Spend some time that you would otherwise use ordering tests to let us know how you can decrease unnecessary utilization. Leave a comment below, submit an eLetter on our journal site, or join the conversation on Facebook or Twitter.

Tuesday, February 11, 2014

Just When You Thought The AAP Guidelines Had Solved How to Evaluate a UTI…

Photo by Aseev Artem via Wikimedia Commons
In 2011, the AAP via our journal published revised evidence-based guidelines for diagnosis and treatment of urinary tract infections in children (doi: 10.1542/peds.2011-1330) that received much attention and resulted in various commentaries, letters to the editor, and subsequent studies to further confirm or not confirm these guidelines.

One recommendation was that a renal and bladder ultrasound should be performed after an initial febrile UTI, and a voiding cystourethrogram should follow if the ultrasound shows an abnormality—and this has been accepted as the standard of practice—at least until Nelson et al. (doi: 10.1542/peds.2013-2109) published their early release study this week looking at almost 4,000 cases where both an ultrasound and VCUG were both performed. The sensitivity, specificity, and predictive values of ultrasound for an abnormal VCUG were determined.

Sadly, in this study, ultrasound proved to be a poor predictor of genitourinary abnormalities and a VCUG was needed even in the setting of a negative ultrasound.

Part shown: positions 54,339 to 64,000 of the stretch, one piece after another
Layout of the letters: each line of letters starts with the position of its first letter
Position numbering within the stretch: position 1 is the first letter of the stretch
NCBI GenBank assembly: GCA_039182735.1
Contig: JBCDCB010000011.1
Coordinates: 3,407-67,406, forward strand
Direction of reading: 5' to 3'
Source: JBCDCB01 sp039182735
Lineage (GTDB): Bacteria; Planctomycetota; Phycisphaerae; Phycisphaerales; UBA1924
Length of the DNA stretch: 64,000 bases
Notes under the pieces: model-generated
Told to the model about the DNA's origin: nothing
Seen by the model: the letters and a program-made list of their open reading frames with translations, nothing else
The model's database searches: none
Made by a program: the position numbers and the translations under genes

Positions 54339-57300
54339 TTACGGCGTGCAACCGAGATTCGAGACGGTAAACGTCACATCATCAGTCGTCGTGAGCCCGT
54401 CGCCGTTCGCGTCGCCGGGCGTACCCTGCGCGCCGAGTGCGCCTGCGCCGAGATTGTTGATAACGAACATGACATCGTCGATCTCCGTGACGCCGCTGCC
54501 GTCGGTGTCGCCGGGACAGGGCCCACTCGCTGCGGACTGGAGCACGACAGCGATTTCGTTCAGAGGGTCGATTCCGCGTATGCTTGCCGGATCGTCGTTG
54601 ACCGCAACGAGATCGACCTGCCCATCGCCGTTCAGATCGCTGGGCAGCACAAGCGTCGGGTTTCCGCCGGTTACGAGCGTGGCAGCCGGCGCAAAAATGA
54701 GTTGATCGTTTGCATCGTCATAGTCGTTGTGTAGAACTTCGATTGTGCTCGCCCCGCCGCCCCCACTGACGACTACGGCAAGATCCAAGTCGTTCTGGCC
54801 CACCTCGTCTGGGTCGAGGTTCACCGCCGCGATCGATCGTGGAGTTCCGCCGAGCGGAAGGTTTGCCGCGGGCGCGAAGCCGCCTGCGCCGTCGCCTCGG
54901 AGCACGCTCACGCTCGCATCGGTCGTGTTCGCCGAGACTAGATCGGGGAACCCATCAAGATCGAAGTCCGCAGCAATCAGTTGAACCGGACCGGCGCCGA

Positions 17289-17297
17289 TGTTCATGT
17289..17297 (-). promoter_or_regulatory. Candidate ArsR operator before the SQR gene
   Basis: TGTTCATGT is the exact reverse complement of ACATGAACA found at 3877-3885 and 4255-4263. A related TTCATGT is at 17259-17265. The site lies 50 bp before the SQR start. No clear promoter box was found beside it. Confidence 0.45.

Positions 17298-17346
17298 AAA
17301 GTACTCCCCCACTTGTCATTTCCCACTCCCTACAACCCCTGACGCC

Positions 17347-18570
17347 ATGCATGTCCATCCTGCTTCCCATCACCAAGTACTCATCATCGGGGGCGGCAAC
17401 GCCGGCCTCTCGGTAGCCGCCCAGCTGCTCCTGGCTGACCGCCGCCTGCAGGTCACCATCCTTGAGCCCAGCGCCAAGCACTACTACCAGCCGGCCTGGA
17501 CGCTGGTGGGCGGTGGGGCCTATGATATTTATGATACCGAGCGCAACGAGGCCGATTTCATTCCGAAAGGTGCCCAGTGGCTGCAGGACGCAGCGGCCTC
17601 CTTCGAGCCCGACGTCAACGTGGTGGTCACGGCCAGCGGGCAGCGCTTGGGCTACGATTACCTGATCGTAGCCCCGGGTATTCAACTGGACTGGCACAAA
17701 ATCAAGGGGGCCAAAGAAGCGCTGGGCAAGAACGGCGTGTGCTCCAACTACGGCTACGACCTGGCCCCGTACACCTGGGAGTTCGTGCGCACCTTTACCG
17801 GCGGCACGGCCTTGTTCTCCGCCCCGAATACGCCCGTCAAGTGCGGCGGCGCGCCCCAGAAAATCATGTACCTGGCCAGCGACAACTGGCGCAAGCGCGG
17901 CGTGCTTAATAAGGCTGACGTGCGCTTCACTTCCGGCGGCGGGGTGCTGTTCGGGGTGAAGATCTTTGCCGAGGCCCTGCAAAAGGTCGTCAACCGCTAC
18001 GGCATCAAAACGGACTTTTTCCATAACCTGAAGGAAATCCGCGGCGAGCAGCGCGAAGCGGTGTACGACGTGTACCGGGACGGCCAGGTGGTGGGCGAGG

Has this been the case for you? Do you agree with the findings in this study? Share your thoughts below or via an eLetter, Facebook or Twitter, or go with the flow and read an accompanying commentary by Downs et al. (doi: 10.1542/peds.2013-4158) that presents a different take on what we should do for follow-up if we identify a UTI. Read this study and commentary and learn more.

Related Reading:

Wednesday, December 4, 2013

AAP Guidelines for Bronchiolitis: Are We Using Them? How Do We Know?

In 2006, the AAP published a set of evidence-based Clinical Practice Guidelines for diagnostic testing and treatment of bronchiolitis (doi: 10.1542/peds.2006-2223). Once published, did anyone use them, and if so, can that be reflected in less diagnostic testing and certain- types of treatments?

Parikh et al. (doi: 10.1542/peds.2013-2005) decided to examine this by looking at inpatients with bronchiolitis before and after the Guidelines were published using a large administrative billing database. In a representative cohort of 41 pediatric hospitals involving more than 130,000 patients over an 8 year period, it appears the guidelines are making a difference in reducing inappropriate non-evidence-based tests and some treatments.

To find out just how utilization is reduced and in what way, take a deep breath and read this article for yourself. If you haven’t been adhering to these Guidelines, you likely will after you read this interesting study.